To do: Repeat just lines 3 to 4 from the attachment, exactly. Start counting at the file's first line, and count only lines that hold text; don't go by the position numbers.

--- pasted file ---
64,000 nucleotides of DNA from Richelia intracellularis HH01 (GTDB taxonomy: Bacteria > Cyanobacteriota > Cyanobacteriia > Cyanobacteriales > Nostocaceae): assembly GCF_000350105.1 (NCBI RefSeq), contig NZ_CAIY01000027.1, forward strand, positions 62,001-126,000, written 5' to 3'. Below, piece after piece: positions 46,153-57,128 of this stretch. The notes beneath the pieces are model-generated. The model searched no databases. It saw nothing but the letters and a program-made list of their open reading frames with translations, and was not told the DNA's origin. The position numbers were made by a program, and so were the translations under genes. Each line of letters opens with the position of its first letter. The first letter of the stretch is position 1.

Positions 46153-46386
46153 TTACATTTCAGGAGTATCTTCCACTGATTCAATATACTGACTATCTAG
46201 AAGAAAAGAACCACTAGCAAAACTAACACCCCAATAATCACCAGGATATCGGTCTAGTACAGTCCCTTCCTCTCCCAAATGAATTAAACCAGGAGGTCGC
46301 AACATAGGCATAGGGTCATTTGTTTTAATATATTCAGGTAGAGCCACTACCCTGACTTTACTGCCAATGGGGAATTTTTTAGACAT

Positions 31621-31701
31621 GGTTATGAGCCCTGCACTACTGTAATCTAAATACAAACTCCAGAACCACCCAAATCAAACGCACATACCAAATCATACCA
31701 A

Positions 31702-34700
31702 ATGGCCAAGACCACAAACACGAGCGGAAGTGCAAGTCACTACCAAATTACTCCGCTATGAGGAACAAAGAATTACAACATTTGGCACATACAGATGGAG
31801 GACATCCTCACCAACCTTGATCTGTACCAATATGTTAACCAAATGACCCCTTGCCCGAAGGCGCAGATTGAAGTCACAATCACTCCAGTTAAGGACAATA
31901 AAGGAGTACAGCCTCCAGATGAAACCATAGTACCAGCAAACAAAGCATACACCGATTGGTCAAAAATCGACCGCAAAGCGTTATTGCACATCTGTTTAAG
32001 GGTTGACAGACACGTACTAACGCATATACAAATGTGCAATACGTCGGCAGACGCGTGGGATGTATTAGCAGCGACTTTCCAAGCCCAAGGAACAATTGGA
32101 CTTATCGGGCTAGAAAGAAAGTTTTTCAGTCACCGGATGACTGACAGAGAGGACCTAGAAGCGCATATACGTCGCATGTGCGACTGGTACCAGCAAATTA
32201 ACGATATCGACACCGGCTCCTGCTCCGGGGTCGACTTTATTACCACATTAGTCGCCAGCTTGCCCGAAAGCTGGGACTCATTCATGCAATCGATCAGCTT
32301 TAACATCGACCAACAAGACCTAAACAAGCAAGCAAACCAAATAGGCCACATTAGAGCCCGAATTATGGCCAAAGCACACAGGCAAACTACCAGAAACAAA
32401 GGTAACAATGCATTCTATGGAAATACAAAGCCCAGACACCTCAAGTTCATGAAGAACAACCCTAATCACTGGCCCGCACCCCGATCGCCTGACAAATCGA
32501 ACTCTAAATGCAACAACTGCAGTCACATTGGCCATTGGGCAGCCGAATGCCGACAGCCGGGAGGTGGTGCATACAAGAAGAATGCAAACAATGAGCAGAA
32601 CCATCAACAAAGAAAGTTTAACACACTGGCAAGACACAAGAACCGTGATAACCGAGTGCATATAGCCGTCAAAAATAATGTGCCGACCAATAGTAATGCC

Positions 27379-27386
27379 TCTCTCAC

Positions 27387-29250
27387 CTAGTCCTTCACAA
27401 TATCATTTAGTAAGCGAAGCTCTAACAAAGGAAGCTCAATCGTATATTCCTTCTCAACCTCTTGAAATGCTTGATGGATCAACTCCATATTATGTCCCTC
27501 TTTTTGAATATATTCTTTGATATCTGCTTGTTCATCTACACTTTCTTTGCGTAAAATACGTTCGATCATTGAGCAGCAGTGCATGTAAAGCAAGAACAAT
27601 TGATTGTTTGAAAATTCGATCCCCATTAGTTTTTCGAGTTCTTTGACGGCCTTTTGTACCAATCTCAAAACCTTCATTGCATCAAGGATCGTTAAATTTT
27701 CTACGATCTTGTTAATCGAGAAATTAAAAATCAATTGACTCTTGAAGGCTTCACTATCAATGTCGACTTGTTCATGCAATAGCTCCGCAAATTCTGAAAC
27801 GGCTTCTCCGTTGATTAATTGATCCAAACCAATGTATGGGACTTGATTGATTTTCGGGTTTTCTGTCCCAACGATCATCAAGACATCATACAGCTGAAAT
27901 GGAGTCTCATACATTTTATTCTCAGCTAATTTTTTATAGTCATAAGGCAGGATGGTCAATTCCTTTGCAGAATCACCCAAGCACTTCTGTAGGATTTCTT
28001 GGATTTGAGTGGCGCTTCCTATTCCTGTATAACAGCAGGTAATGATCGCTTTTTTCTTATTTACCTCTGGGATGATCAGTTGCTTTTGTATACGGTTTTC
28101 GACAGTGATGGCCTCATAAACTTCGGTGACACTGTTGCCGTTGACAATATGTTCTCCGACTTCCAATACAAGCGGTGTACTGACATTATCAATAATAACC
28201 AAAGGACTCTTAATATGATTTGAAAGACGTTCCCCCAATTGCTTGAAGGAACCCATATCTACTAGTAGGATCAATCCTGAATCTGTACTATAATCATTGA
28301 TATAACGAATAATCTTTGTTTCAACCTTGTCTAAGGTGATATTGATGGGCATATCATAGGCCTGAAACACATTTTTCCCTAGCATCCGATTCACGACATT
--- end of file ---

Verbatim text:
46153 TTACATTTCAGGAGTATCTTCCACTGATTCAATATACTGACTATCTAG
46201 AAGAAAAGAACCACTAGCAAAACTAACACCCCAATAATCACCAGGATATCGGTCTAGTACAGTCCCTTCCTCTCCCAAATGAATTAAACCAGGAGGTCGC